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COVID-19 vaccine is ‘the best way to protect all of us—especially our elders’

“I know people who have had COVID and are dealing with a lot of symptoms months later,” said Colette August, program manager at Tahoma Indian Center. “Hair loss, lung issues—these are happening. In my mind, whatever side-effects you have from the vaccine are less than anything from the actual virus.” 

She and her staff provides resources for people experiencing homelessness and other barriers on the Eastside of Tacoma.

They hand out meals and help with laundry. They send and receive mail. They help folks get what they need to survive. Earlier this month, that meant COVID-19 vaccine.

Colette August

Tahoma Indian Center partnered with Tacoma-Pierce County Health Department to bring vaccine to the community with a pop-up clinic on-site. Colette called it an extension of the center’s mission.

“It was about providing that network of support,” she said. “Showing them that, ‘We’re meeting you where you are at.’ That’s important.”

Now she wants to help others find ways to get COVID-19 vaccine.

Building trust.

Many in tribal communities harbor a deep lack of trust in government and healthcare providers after centuries of systemic mistreatment.

“I think the main thing you can do is assure them that, with your best judgement, you trust in the vaccine and the medicine,” she said.

She sees similar distrust from many people experiencing homelessness.

“So many times there will be people who have pretty serious health conditions that won’t go to the doctor,” she said. “You see a lot of times in the homeless community they will only go to the emergency room when it’s really severe.”

A lot of people still don’t know COVID-19 vaccine is always free, whether or not you have insurance. That alone can help persuade many on the fence to get vaccinated, Colette said.

She sees herself and others at Tahoma Indian Center as not only trusted messengers for the community but often the only source of information.

“If you’re homeless and don’t have a TV, you’re not watching the news,” she said. “You don’t usually read the newspaper as much. But you’re getting your information from somewhere. A lot of the time, that ends up being us.”

Staying safe.

Colette knows firsthand the effects of COVID-19. Some of her friends and family members are still battling the disease.

Those experiences left her little doubt the vaccine is the best path forward.

“That’s why I got vaccinated,” she said. “That’s why I encourage others to do so as well.”

To achieve community immunity, we need to get as many people as possible 16 and up vaccinated against COVID-19. All the available vaccines limit the spread of COVID and lessen the severity of the illness.

“You hear about the long-lasting effects that COVID has for your body,” she said. “We still don’t know what all those could be. It’s not worth the risk.”

Protecting the community.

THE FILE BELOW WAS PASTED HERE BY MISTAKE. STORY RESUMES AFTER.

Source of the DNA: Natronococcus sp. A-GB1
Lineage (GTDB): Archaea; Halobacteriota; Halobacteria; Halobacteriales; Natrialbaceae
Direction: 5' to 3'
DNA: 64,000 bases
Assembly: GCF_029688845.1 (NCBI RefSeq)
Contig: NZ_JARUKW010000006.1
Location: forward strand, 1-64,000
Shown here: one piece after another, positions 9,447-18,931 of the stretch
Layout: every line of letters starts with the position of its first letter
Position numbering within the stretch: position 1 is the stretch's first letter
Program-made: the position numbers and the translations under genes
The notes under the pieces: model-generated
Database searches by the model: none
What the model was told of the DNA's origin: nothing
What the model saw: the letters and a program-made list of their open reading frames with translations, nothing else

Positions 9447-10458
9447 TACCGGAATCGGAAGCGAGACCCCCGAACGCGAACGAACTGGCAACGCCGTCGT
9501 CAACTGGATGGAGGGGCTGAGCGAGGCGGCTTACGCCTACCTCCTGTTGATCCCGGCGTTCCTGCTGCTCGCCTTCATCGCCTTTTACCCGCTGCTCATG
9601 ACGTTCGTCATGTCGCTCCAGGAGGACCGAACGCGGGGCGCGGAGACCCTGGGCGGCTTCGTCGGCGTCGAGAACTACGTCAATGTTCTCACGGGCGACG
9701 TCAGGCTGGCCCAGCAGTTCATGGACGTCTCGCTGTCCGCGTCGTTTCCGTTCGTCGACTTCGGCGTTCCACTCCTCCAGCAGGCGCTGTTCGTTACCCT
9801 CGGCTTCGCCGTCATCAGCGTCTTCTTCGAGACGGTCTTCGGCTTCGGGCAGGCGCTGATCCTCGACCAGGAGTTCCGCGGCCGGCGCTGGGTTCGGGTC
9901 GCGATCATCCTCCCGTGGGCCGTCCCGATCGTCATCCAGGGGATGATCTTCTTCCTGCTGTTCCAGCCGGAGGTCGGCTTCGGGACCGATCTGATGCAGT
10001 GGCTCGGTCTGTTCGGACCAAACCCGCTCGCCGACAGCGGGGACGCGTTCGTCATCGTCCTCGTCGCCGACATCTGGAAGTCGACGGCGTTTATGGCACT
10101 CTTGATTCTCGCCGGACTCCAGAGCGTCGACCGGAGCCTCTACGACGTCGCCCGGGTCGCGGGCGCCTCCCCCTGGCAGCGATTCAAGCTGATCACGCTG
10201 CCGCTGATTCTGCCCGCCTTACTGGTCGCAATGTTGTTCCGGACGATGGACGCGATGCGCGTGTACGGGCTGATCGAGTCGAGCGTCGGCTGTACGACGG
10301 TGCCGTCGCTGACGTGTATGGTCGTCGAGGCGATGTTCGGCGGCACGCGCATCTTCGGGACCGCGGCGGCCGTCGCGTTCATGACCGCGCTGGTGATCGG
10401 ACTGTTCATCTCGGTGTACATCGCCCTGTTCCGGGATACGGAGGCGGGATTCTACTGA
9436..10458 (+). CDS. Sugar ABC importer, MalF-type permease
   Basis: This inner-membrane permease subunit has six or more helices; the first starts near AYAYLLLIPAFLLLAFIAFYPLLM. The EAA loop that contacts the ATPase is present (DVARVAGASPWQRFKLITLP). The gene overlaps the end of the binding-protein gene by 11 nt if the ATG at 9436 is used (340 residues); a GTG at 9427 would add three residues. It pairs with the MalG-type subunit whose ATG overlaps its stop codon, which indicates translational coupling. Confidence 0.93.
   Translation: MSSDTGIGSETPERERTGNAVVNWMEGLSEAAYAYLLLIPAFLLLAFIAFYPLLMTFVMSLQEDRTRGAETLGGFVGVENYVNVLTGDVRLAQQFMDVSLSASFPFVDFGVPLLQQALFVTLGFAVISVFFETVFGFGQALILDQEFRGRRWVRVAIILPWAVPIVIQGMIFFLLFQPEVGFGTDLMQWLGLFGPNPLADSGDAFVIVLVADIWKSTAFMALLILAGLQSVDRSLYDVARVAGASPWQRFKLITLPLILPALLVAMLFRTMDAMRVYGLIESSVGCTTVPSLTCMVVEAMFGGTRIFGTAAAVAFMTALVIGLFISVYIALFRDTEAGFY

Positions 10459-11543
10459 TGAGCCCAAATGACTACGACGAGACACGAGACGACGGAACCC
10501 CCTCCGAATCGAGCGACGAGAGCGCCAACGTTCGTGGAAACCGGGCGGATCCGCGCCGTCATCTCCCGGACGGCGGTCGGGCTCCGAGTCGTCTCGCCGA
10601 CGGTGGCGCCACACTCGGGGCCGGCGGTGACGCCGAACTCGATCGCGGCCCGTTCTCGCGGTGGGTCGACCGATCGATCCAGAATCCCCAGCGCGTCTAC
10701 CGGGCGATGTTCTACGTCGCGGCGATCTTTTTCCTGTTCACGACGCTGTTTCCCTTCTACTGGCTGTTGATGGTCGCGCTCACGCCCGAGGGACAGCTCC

Colette wanted to bring vaccine to Tahoma Indian Center because she sees the obstacles people there face daily, and the opportunities they miss out on.

“I just think it’s a way for us to be able to protect our community and to be one step closer to having a COVID-free environment,” she said.

Vaccination rates for American Indians and Alaskan Natives are high in Pierce County largely because the Puyallup Tribe of Indians distributes vaccine efficiently to its community.

That’s how Colette got vaccinated. For others, that is not an option.

“We’ve wanted to have a clinic here for some time,” she said. “We have quite a few people who are part of our community who either can’t use other tribal services or maybe it’s just a trust factor. A lot of times they just trust us here.”

All of us together.

“I see a lot of resilience in Indian Country,” Colette said. “Our people, their main way of coping is through humor and love. It’s a beautiful thing to see community come together in that way to support each other.”

Colette was able to bring vaccine to her community, but she wants to do more. She knows a lot of people want to get vaccinated but don’t know where to start.

“The number one barrier I see is transportation,” she said. “The majority of the clients we serve are walking. They don’t have bus passes; they don’t have cars.”

The Health Department can help with that. Our partnership with Around the Sound offers free rides to and from vaccination clinics. To learn more, call (253) 858-7088 or go to atstrans.org. Pierce Transit also gives free bus rides to people going to vaccine appointments. Just call (253) 581-8000 (press 1, then press 1 again) or visit piercetransit.org.

If you can’t leave home, we can also bring vaccine to you! Call (253) 649-1412, 8 a.m.-4:30 p.m. 7 days a week to request that service.

Everyone faces different challenges, Colette said. But together we can overcome so many and make sure everyone who is eligible gets the vaccine.

“It’s the best way to protect all of us,” Colette said. “Especially our elders.”

It’s also important to take other steps to prevent the spread of COVID:

Learn more at tpchd.org/vaxtothefuture.